A Houston Health Department program that puts students on the path to success through the gift of sight is celebrating a milestone. See to Succeed is entering its tenth year of providing free eye exams and corrective eyewear to underserved Houston-area students.
To recognize the program for serving more than 85,000 students and providing more than 78,000 pairs of glasses since 2011, Mayor Sylvester Turner proclaimed October 14, 2021 as “See to Succeed Day” in Houston. The proclamation was sponsored by District H Council Member Karla Cisneros, chair of City Council’s Childhood and Youth Committee.
The program, a public-private partnership supported by the Houston Health Foundation, provides a fundamental resource in support of the City of Houston’s pursuit of Children Friendly Cities Initiative, led by the Mayor’s Office of Education.
“See to Succeed is a flagship program of the Houston Health Department and a clear example of how partnerships between the public and private sectors can change lives for the better,” said Stephen L. Williams, director of the Houston Health Department. “Without these eye exams and corrective eyewear at no cost, most of these students would go years, or perhaps a lifetime, without a core need to succeed academically and socially.”
See to Succeed serves school children ages 6-18 years from 13 school districts and charter schools including the Houston Independent School District. Of the children served through the program, 69 percent are in elementary school, 51 percent have some form of limited English proficiency, and 94 are economically disadvantaged.
“See to Succeed fills a critical void in our schools. This valuable program ensures our children’s learning and school performance is not hindered by vision problems,” said HISD Superintendent Millard House II. “We are grateful to the Houston Health Department for providing free vision exams and quality corrective eyewear for our students.”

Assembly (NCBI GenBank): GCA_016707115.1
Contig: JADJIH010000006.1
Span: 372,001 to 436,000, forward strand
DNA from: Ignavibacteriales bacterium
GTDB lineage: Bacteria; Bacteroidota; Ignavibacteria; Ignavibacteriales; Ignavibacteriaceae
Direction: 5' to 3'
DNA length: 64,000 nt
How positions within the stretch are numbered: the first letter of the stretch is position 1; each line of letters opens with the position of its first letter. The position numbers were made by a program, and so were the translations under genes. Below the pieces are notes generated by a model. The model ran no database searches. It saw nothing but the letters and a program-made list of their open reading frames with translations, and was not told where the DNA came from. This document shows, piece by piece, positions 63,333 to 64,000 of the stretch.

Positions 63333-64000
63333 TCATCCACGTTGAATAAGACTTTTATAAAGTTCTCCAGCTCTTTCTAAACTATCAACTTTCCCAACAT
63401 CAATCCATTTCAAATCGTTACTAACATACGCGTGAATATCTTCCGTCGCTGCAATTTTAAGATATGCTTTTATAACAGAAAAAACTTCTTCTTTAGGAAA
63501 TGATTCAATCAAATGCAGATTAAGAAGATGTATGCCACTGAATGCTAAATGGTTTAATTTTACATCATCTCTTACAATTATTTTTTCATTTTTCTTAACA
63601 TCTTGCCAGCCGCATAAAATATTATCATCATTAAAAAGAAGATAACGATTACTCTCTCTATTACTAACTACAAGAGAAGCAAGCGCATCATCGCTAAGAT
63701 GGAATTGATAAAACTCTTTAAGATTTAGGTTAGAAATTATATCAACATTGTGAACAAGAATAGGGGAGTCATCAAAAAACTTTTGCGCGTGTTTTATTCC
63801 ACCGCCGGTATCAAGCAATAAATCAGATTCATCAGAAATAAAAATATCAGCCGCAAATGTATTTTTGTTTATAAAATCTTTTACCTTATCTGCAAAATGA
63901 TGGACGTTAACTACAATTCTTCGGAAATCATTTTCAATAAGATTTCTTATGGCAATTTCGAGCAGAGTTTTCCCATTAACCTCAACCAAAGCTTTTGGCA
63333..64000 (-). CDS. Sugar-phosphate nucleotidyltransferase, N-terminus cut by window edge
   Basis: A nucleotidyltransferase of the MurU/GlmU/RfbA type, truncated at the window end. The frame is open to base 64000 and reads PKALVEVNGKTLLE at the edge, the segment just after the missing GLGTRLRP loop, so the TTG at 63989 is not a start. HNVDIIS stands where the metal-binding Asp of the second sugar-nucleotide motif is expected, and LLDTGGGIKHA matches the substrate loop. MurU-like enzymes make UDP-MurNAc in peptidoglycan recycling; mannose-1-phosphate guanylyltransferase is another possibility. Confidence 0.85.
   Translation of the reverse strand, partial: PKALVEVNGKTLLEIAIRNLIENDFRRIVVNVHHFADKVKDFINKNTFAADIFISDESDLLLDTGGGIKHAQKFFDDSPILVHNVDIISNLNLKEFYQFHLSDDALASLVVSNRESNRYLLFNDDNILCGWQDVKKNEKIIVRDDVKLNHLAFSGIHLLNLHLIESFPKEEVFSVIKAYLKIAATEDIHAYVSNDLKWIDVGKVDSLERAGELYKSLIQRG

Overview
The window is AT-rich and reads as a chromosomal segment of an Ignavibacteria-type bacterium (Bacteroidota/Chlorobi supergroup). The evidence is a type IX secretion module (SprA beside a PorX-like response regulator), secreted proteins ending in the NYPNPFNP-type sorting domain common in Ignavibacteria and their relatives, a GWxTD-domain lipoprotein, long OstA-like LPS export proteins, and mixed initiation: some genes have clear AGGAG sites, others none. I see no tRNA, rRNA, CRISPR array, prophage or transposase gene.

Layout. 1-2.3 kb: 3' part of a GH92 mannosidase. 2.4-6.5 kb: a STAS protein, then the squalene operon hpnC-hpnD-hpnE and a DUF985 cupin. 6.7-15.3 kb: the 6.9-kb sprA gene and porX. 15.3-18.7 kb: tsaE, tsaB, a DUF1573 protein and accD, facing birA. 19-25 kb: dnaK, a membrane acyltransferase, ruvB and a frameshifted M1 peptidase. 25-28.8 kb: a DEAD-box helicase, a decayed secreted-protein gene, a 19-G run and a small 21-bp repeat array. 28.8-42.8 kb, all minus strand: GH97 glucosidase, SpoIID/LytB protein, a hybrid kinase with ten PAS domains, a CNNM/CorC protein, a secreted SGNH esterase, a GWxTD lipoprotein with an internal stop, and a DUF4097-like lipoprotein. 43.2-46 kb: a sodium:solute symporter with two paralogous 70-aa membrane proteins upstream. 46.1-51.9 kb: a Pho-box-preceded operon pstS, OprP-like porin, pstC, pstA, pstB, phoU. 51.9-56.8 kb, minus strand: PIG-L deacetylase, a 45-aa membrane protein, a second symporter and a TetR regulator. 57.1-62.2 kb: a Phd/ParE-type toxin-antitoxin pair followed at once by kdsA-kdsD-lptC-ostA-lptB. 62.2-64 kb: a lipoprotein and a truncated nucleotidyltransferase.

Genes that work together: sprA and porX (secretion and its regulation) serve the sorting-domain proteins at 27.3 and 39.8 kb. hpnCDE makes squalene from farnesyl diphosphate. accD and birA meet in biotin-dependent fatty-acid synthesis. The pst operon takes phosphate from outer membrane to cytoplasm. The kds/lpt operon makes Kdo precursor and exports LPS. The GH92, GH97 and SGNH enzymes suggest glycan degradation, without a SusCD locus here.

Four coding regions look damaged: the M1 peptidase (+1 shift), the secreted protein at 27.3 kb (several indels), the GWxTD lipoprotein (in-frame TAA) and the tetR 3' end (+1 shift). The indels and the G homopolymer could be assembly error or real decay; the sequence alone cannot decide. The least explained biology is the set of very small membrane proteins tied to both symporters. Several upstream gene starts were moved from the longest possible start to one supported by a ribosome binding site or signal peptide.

Each year, more than 40,000 children are diagnosed with a vision issue in the Houston region and half of the cases go unresolved. Unaddressed childhood vision disorders hinder development, social interactions, self-esteem, and school performance, especially in reading. Students who cannot read on-grade level are far more likely to drop out of school, and those with unresolved vision cases tend to earn 50% less annually upon entering the workforce.
In a study conducted collaboratively with HISD in 2015, the health department found the following program impact:
- 69% of students with at least one prior disciplinary action showed improvement
- 80% of students with failing grades improved: 94% of those passed reading; 67% of those passed math
- 68% of students chronically absent improved
“Good vision is a prerequisite for academic success. We are grateful to the wonderful partners and funders whose unwavering commitment has improved the life trajectory of so many young people over this past decade,” said Robin Mansur, President and CEO of the Houston Health Foundation. “See to Succeed has been silently helping underserved communities in Houston for a decade now and our mission isn’t over yet. We envision a community in which all children have access to the essential services they need to lead healthy lives for generations to come.”
The health department and partners conduct several one-day “missions” throughout the school year where hundreds of students rotate through dozens of stations to receive comprehensive diagnostic eye exams. The last station offers a variety of frames for students to try on and make a selection to be delivered to their school a few weeks later.
The program is supported by Berkeley Eye Center, Essilor Vision Foundation, San Jacinto College Eye Technology Program, the University of Houston College of Optometry, Walmart and numerous volunteer and philanthropic organizations.